Britain’s increasingly unevenly shared property wealth is driving up inequality after a decade-long fall

Published on Incomes and Inequality

The spreading of property wealth across Britain in the mid-1990s and mid-2000s fueled a decade-long fall in wealth inequality but that progress has now gone into reverse, according to a new report to be published later this week by the Resolution Foundation.

The report, launching a major programme of work on wealth across Britain for the Foundation’s Intergenerational Commission, says that wealth is a crucial but all too often forgotten part of living standards and inequality debates.

It says that the accumulation of wealth over the course of someone’s working life is a key driver of their opportunities and those of their children. And the drawing down on accumulated wealth, for example through accessing private pension savings, is an essential determinant of living standards in retirement. The distribution of wealth across Britain is therefore a concern for us all.

The report shows that the nation’s record £11.1tn of wealth is distributed far less equally than earnings or household income, with the Gini coefficient for wealth (a common measure of inequality) almost twice as high. It finds that one in ten adults own around half of the nation’s wealth, while the top 1% own 14% of Britain’s wealth. Even this figure may be an underestimate given the great difficulties in measuring the wealth of the super-rich. By contrast, 15 per cent of adults have no or negative wealth.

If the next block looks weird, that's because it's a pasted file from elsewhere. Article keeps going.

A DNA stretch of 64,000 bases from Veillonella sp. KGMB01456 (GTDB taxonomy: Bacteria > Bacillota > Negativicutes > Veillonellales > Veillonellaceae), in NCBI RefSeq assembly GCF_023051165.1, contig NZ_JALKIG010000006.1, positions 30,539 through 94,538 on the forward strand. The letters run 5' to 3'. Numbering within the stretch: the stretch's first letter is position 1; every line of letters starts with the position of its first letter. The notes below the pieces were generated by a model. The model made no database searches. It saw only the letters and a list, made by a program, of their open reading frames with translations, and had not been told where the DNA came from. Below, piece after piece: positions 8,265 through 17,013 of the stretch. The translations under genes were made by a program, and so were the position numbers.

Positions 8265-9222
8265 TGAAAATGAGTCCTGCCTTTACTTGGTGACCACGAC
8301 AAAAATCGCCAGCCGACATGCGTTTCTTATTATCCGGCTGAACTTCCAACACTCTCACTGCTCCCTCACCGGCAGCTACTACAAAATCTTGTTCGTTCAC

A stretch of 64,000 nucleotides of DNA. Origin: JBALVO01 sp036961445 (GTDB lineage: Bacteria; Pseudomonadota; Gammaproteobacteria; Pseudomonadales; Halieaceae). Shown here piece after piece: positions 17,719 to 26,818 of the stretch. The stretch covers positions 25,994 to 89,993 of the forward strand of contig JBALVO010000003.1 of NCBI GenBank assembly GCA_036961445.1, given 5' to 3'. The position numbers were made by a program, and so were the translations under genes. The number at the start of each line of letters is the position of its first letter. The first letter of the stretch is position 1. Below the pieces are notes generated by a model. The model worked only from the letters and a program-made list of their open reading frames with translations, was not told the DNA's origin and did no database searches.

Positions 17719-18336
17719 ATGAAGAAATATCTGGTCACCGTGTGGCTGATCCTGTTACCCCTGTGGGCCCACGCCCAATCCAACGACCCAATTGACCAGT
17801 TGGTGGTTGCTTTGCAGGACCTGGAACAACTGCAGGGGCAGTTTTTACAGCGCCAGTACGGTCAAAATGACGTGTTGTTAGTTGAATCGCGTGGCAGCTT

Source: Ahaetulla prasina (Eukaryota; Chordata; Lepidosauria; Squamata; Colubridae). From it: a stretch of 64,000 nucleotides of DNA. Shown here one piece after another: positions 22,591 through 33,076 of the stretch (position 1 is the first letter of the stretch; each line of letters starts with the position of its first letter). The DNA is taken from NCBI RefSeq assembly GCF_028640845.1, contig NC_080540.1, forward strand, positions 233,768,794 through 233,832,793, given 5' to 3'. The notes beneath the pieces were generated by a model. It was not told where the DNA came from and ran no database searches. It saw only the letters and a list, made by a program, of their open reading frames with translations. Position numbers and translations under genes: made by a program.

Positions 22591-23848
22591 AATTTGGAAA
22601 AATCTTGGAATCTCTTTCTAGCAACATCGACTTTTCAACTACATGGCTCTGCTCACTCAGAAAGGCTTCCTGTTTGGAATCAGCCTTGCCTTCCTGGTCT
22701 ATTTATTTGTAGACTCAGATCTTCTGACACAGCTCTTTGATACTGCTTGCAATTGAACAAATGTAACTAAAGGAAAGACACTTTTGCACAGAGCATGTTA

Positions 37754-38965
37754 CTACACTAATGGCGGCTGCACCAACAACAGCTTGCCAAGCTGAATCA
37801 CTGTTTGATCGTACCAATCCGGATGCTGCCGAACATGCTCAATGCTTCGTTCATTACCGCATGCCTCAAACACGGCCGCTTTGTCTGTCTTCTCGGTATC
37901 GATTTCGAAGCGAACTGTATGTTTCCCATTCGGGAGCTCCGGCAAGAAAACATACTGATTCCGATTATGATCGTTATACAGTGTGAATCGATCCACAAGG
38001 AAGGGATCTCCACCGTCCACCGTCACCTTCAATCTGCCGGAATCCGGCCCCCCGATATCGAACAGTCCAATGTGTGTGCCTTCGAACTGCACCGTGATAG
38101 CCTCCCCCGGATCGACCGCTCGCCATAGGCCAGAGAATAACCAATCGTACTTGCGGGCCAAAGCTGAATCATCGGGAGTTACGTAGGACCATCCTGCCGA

However contrary to the popular perception that wealth inequality has been rising for decades, the report shows that the inequality of net financial and property wealth fell steadily between 1995 and 2005, with the Gini coefficient falling from 0.71 to 0.64.

This fall in inequality was driven by high and rising home ownership, which meant that more households further down the wealth distribution gained a key asset and were able to benefit from the pre-crisis property price boom. The proportion of property wealth owned by the bottom four-fifths of adults grew from 35 per cent in 1995 to 40 per cent in 2005.

However, the Foundation warns that with home ownership steadily falling since its mid-2000s peak, the proportion of property wealth owned by the bottom four-fifths of the population has started to fall again.

The Foundation notes that since the financial crisis, home ownership among the least wealthy half of the population has fallen by around 12 per cent, while it has continued to rise  by 1 per cent for the wealthiest ten per cent. This shift in property wealth towards the richest families means that shifts in property ownership are now driving up overall wealth inequality, rather than reducing it. Using a broader measure of total wealth in this period which includes private pensions, the Gini coefficient rose from 0.67 to 0.69.

The research shows that total wealth across Britain – including private pensions, net property, net financial and physical wealth – continued to rise in the wake of the financial crisis, from £9.9tn in 2006-08 to £11.1tn in 2012-14. This increase has been driven by rising pension wealth, in particular final salary pensions which have got more valuable as annuity markets have tumbled.